Here is a line item I didn’t budget for, but might help me down the road:

I signed up for a relay race in November. This fee includes entry, a long sleeve pullover sweater, and running gloves.

I’ve been thinking long and hard about my spending weaknesses. I’m spending way too much on food and going out this summer, more than I do ordinarily. I also haven’t been participating in my running club, which is completely free and probably the best thing I do with my spare time (for fitness, mental health, and really positive friendships). I’ve probably gained weight, but I haven’t weighed myself in a year so it’s hard to say. I wear mostly dresses and haven’t tried on fitted pants since spring. Oof, I don’t even want to think about that.

Health confessions

The reason I stopped running is that I had toe surgery a few months back for an injury I received in a triathlon bike crash in 2016. In addition, I have surgery coming up for a glomus tumor in my finger (second time around – I had this removed on June 2017, but they didn’t get it all). I have no long term health issues and don’t take any medication, but I am very active and hard on my body and end up injured about once a year. My surgeon suggested the glomus tumor could have been from trauma, and I definitely have banged my hand up enough times from sports.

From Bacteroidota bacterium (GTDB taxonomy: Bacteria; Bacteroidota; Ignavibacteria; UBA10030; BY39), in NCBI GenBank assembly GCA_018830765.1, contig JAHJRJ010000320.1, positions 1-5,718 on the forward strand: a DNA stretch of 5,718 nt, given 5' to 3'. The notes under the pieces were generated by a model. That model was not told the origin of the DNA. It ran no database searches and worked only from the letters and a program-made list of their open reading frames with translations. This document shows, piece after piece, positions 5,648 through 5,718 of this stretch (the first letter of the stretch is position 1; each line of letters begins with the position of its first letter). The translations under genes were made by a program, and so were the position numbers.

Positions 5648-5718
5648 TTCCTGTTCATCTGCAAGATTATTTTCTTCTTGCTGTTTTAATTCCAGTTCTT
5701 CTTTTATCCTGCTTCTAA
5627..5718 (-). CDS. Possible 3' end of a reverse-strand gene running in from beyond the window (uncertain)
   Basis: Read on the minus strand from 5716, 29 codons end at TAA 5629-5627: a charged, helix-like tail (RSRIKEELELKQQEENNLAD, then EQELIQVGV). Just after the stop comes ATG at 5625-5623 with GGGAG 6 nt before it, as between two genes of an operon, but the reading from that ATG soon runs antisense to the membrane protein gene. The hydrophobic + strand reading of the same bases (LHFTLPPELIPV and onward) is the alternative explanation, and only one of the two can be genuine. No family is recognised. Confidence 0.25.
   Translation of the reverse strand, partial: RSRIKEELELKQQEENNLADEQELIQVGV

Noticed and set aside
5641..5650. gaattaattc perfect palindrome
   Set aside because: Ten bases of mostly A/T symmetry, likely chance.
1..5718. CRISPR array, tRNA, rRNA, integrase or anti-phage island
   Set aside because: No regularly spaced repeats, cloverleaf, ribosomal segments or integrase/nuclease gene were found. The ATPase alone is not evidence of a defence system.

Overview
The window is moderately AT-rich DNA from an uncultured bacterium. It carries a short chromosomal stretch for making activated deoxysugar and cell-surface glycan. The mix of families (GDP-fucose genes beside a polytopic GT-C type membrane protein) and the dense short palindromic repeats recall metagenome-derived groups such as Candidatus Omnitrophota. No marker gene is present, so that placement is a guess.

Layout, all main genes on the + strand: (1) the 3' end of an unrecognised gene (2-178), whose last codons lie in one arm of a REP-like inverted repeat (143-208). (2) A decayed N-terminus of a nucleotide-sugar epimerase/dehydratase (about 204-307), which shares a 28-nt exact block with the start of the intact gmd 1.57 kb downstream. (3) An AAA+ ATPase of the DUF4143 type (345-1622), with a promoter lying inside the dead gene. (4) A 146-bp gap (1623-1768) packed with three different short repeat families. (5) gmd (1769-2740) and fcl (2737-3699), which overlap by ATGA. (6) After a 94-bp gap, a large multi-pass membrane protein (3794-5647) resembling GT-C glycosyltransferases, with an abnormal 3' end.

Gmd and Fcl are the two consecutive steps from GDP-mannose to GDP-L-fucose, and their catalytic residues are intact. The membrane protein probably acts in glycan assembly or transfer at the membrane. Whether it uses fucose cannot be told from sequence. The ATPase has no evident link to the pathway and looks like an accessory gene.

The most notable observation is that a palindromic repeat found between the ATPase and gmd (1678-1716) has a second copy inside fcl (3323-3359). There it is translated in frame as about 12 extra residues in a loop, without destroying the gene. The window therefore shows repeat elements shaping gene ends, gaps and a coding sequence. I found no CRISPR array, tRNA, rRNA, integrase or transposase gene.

I sort of put off run club pending healing, but there’s no point in waiting for my finger surgery. It’s painful, but not as excruciating as it is in winter (the glomus body regulates temperature in the hand, and cold weather is debilitating for me. Think shooting nerve pain you can’t think or see through). I could have seen a surgeon in June and had the procedure done with no wait, but I’m waiting for the head of plastics at the hand clinic in the best hospital in Toronto. I told him I was happy to wait till September to schedule a date with him. Nerve pain in the hand is so incredibly delicate, and I’m not taking any chances on this procedure the second time around.